Little Cleo being “bounced” off gravel bottom for Brook Trout
So what is likely the single most popular lure for catching trout and related species? For me at a young age I learned the value of this little piece of tackle back in Nova Scotia on my frequent camping trips fishing for the elusive brook trout. Until I moved to NW Ontario I hadn’t really experienced its true value to any fisherpersons tackle box.
What is the Little Cleo?
It’s a spoon style lure made by ACME tackle, comes in various sizes from tiny 1/16 oz. to 1-1/4 oz. in a rainbow of colours/colour combinations. It has been around for over a quarter of a century and Field and Stream list it as one of the greatest lures of all time.
How can you use the Little Cleo?
Well, its versatility is across the board, from casting smaller ones in rivers, to trolling and even vertical jigging through ice, I have caught fish with them in all the ways listed, I’ve even heard of people using small ones on fly rods.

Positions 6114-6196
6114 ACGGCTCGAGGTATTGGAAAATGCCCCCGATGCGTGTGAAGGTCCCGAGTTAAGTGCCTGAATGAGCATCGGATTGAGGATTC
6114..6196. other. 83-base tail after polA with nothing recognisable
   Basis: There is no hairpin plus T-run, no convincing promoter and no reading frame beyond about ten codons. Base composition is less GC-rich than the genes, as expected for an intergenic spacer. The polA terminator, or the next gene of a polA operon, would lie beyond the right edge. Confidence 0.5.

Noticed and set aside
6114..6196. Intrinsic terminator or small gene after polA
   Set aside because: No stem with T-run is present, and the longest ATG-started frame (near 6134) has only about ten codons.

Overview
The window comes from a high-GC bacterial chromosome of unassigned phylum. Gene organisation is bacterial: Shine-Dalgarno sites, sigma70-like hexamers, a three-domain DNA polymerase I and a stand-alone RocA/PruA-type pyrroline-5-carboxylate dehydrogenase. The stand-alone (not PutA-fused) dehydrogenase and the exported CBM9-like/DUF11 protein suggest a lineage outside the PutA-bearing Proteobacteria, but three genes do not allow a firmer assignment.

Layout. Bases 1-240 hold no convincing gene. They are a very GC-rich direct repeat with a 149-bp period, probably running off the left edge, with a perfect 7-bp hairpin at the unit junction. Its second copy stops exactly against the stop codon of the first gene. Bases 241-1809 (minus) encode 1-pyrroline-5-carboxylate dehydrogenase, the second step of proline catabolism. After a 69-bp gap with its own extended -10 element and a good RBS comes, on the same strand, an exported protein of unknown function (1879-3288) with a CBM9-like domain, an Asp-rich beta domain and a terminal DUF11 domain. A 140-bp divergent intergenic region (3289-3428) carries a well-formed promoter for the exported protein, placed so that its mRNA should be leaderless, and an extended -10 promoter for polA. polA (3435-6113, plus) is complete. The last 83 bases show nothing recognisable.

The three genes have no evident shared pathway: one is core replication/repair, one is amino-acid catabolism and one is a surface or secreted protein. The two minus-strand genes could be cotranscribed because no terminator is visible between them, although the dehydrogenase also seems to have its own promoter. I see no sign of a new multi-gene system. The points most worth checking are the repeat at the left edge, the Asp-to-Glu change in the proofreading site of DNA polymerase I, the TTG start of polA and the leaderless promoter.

What do they catch?
Although I principally use them for salmonid species (all trout and salmon) I’ve also had great success with walleye, perch and pike (much to my dismay after returning home from work to find my son used all my Cleos for pike fishing with no wire leaders). I’ve caught some giant whitefish while trolling and Lake Cisco through the ice.
What colours should I have?
The base colours are either Gold or Nickel (silver), these make for great general purpose lures for your tackle box. These colours/combinations are a guide, as all these colours can yield any fish.
Blue/silver and green/silver are probably the most used colour combinations I use and always have a few of varying sizes on hand. I have caught all species mentioned with blue/silver and green/silver. Gold/Red as well as rainbow have given me numerous rainbow trout as well as perch with the smaller ones. Gold/orange and Nickle/Orange are great for Lake trout as well as whitefish.
Depends on the target fish, tiny ones for perch, larger ones for brook trout, and giant ones for lake trout/salmon. The most common size I use is the ¾ oz. – for casting and trolling.